- Marco Gonzales – Turning 25 tomorrow, the forgotten lefty is coming off of a lost season because of Tommy John surgery. The last time he pitched in St. Louis was back in September of 2015. Over 10 games (5 starts) in 2014 he pitched to a 4.15 ERA. Gonzales best showing was back on August 30th 2014 when he went 6 innings allowing 1 run on 3 hits against the Chicago Cubs. A lot of time has passed since he earned the win against the Cubs, but the hope is a healthy Gonzales can be a contributor to the Cardinals this season.
- Trevor Rosenthal – Don’t laugh, but the Cards are stretching the former closer out to become more than a one inning reliever. Rosenthal who came up as a starter in the minors has never shied away from wanting to start. After his last outing of 2016, 3IP 2H 4K and 52 pitches, there may be potential for a longer role.
- John Gant – A newcomer from Atlanta (picked up in the Jamie Garcia trade) pitched in 20 games for the Braves while starting 7. Primarily used as a starter in the minors, he started in 81 of 87 games pitched, Gant made his major league debut last season. He pitched to an ERA of almost 5 last year and had mixed results as a starter. Whether he pitches as a starter or reliever you’ll end up knowing John Gant as “the guy with the crazy delivery”. If you haven’t seen him pitch yet I’d suggest a YouTube search. Side note – He did strike out 5 Cubs in his first big league start, so maybe Cardinals fans will become John Gant fans.
- Mike Mayers – Mayers made his major league debut on Sunday night baseball last season vs. the Dodgers and pitched to the tune of a 60.75 ERA while giving up 9 ER in 1 and ⅓ innings. In 25 starts between AA & AAA he pitched to a 3.19 ERA. I’ll chalk up his debut as just a bad outing, but if Mayers finds himself taking regular turns in the Cardinals rotation this season we have more than just an Alex Reyes problem in St. Louis.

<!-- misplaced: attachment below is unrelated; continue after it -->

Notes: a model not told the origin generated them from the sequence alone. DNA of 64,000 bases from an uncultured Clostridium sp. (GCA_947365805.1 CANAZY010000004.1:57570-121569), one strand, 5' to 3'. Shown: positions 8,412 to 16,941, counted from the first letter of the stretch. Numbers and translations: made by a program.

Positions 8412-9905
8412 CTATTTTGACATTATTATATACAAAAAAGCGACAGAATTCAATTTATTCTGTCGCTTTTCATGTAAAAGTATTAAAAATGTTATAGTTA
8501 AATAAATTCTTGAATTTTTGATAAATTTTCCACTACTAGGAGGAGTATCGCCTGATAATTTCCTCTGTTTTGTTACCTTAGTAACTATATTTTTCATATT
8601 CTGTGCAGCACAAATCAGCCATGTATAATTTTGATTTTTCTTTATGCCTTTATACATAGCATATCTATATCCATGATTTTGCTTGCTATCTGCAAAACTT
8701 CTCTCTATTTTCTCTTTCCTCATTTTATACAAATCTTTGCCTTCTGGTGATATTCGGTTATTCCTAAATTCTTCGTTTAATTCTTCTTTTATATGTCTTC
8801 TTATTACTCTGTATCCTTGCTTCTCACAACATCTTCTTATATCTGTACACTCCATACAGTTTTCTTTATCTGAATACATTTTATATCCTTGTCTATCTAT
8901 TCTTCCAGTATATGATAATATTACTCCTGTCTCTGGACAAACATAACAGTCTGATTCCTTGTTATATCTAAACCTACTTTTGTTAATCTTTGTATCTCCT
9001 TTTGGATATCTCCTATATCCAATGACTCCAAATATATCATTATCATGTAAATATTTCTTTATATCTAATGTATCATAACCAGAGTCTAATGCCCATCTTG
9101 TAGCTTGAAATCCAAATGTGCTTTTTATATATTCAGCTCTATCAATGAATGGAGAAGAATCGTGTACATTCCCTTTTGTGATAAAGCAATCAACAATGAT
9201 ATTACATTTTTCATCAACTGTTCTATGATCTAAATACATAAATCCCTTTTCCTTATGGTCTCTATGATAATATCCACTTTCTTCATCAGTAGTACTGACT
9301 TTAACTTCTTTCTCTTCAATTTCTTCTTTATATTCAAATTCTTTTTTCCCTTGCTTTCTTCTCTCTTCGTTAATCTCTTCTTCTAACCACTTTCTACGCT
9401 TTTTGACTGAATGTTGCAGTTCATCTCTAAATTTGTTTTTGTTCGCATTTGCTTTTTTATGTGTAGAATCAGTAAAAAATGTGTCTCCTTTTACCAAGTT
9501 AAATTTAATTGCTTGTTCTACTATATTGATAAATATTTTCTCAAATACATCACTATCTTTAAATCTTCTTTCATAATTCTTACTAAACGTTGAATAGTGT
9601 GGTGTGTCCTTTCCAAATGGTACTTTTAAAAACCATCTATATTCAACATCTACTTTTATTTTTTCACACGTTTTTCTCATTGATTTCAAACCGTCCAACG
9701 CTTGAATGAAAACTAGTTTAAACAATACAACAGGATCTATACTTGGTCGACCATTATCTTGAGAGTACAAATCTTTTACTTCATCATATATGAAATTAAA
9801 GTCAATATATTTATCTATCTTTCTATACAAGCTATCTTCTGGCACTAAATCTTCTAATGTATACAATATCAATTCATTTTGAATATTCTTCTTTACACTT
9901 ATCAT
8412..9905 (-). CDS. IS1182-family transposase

The loss of Reyes is two fold because it takes a dynamic arm out of the bullpen as well. Likely candidates to pick up slack from not having a 22 year old who throws 100mph as a bridge to Cecil/Siegrist and Oh are probably going to have to be done as a “all hands on deck approach”. However, the most likely candidates to see a change in their roles are John Gant, Marco Gonzales, Trevor Rosenthal, and Miguel Socolovich. Socolovich, who is out of options, is probably now a lock for making the opening day roster. All he’s done since coming to St. Louis in 2015 is pitch in 43 games with an ERA of less than 2.00. While Soco typically is a 1 inning or less guy, over ¼ of his appearances have gone more than an inning. I think he’s justified a bigger role this year with the Cardinals.
Reyes not being available definitely puts the 2017 St. Louis Cardinals at a disadvantage. However, as my fellow Cardinal fan Jeff says “Next man up”. I think the Cardinals have some internal options that can step in for Reyes. If Matheny can mix and match to utilize guys in the right roles, the team can overcome the loss of Alex Reyes and potentially be stronger moving into 2018.